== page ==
Why does it matter for your business to get a good credit score? Much like your personal credit score, a business credit score will determine your business’ eligibility for a loan. You will access low-interest rates, lease, and more vendors and suppliers. Credit bureaus will evaluate your credit score (usually a value that ranges from 1 to 100) based on how well you handle your finances and transactions. If you’ve ever been denied a small business loan or other financing options, you probably have a bad credit score.
This is primarily why there are high-risk credit card processing companies. These are the companies that take on risky transactions with the promise of a lucrative return. Businesses considered high risk are those with poor credit history, multi-currency companies, and companies that have little to no credit card processing history. If you don’t want to be considered a high-risk business, you have to take care of your credit history and score.
Register Your Business Entity
The first thing you need to do is create separate accounts for your personal and business credit score. You can set up your business as either a general partnership or sole proprietorship. Still, this set up does not allow for the legal separation of your personal and business finances. If you want to protect your investments, set your business up as a C-corporation, S-corporation, limited liability company, or limited liability partnership.
Check Your Credit Score Regularly
Make it a habit to check your business credit score regularly. The same goes for your credit score. You have to pay a fee to get a copy of your credit report. Checking and monitoring your credit score will allow you to repute any possible erroneous entries there. You could be suffering from a low business credit score when because of a wrong entry.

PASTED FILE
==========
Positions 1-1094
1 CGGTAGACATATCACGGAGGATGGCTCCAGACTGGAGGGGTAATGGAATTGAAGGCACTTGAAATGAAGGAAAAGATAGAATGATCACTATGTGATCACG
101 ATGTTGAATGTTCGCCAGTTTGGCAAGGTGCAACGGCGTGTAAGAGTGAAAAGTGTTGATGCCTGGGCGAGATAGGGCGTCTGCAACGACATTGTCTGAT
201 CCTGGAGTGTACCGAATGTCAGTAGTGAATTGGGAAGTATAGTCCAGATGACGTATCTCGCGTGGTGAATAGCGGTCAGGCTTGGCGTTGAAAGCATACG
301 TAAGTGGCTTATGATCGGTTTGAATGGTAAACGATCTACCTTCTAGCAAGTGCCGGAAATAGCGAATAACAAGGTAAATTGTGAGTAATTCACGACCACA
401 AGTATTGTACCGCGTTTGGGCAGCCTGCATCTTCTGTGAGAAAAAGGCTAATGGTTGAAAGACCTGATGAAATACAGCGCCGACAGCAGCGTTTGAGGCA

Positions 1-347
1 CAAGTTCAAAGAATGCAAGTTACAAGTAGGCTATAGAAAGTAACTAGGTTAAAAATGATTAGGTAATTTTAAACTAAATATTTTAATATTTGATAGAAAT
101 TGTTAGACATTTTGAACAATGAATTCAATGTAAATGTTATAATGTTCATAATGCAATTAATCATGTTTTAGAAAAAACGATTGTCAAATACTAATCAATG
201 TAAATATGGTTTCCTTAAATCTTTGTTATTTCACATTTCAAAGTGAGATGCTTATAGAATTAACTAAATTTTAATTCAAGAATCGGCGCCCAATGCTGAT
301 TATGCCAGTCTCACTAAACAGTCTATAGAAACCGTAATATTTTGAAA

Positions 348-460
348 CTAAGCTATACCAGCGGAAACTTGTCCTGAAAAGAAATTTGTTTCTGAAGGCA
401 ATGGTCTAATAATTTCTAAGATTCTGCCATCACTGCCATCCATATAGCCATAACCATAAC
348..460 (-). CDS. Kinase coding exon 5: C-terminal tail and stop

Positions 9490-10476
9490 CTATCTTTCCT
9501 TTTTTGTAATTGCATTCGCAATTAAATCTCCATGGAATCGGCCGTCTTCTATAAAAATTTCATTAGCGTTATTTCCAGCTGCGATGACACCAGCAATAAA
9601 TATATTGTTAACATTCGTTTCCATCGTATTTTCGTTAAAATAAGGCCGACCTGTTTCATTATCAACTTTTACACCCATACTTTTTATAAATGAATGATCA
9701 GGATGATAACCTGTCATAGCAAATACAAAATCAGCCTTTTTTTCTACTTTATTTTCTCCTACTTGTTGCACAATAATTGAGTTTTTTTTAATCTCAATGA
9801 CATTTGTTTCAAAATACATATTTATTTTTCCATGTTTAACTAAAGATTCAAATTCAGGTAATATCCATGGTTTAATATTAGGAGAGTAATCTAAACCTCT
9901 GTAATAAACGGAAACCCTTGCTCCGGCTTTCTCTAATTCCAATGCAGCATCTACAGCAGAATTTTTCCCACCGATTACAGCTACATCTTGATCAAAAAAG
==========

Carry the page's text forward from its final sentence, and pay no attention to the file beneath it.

Apply for a Business Credit Card
Credit bureaus will collect information about your payments to vendors and suppliers. A business credit card is a good place to start because these credit card companies will report the transactions you made to the credit bureaus. These credit cards even have features and reward programs that will help business owners.
Set Up Trade Lines With Suppliers
Trade credit is when suppliers, from which you buy supplies and ingredients, allow you to pay for the inventory several days after it has been delivered. Ask the supplier to report the payments you make to them to a credit bureau. You need at least three trade lines before credit bureaus take these into account. You can also set up a trade line with smaller vendors such as your water supplier or office supplies distributor. You can also list the vendors as trade references on your account.
Make Payments on Time
As with your personal credit score, make sure to pay your dues on time. That will ensure that you get a good rating from the credit bureaus. It will signal your capacity to pay the creditors. You get more points if your pay earlier than the due date. Remember also not to max out your credit card. Keep your spending in the 20% to 30% range of the credit limit.
Opportunities in business open more for those with sound business practices. Not only are credit bureaus going to trust you more, but you’ll also have the chance to grow and expand your business. The doors of credit institutions often close against companies with bad credit standing.